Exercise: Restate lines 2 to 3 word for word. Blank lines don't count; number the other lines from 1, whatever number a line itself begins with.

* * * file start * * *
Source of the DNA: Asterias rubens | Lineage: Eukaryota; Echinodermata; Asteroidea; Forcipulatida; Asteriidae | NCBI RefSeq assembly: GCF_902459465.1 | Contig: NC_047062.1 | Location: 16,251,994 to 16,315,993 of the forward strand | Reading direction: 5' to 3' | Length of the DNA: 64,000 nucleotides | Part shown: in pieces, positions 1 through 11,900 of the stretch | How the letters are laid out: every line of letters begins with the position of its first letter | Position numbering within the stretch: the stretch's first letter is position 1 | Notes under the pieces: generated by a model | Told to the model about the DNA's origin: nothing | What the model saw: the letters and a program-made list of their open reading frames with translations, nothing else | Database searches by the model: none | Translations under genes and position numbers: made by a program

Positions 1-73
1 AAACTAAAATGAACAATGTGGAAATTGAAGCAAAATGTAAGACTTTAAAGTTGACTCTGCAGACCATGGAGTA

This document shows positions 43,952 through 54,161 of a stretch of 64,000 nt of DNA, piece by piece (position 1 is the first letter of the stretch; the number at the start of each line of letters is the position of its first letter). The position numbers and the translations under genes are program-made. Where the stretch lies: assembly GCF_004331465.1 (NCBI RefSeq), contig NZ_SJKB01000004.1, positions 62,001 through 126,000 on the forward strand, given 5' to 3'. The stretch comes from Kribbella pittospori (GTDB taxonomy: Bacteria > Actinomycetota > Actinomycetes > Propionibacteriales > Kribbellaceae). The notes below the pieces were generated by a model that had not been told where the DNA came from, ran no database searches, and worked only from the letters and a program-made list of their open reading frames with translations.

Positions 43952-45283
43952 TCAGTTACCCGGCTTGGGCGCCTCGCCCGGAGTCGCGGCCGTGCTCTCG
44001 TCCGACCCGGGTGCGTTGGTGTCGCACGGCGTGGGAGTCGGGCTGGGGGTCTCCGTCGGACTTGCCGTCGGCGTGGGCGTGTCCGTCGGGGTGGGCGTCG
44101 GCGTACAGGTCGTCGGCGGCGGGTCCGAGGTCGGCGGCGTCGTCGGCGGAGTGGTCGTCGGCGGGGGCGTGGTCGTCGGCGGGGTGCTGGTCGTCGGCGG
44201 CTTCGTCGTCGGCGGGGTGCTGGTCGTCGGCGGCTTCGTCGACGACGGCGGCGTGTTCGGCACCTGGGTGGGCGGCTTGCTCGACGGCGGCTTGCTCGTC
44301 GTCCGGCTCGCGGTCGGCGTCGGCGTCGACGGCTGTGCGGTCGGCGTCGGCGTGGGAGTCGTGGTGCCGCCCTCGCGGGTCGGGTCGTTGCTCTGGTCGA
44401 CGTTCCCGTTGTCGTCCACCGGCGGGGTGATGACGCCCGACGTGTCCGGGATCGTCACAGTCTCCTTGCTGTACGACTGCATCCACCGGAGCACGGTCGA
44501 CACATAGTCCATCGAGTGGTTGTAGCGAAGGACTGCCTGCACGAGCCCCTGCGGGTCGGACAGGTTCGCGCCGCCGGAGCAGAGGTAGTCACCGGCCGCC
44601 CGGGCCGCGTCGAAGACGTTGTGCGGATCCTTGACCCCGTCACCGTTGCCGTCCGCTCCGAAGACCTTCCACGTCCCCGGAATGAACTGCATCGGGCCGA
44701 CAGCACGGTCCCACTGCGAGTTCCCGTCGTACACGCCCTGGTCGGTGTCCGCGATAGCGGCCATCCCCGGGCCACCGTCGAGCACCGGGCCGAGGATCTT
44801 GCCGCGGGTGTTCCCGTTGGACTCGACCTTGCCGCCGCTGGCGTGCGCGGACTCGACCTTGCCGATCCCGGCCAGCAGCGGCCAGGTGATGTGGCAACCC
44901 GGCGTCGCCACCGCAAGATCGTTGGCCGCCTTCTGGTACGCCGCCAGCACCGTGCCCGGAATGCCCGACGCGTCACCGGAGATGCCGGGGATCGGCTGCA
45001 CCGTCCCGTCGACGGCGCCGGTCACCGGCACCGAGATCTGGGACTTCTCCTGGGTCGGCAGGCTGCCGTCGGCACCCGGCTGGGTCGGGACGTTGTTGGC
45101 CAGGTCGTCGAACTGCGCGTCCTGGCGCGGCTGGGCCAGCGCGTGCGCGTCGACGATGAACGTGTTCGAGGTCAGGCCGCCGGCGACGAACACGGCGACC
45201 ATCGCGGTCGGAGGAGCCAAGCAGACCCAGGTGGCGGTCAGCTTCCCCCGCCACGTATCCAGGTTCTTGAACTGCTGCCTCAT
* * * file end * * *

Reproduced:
Positions 1-73
1 AAACTAAAATGAACAATGTGGAAATTGAAGCAAAATGTAAGACTTTAAAGTTGACTCTGCAGACCATGGAGTA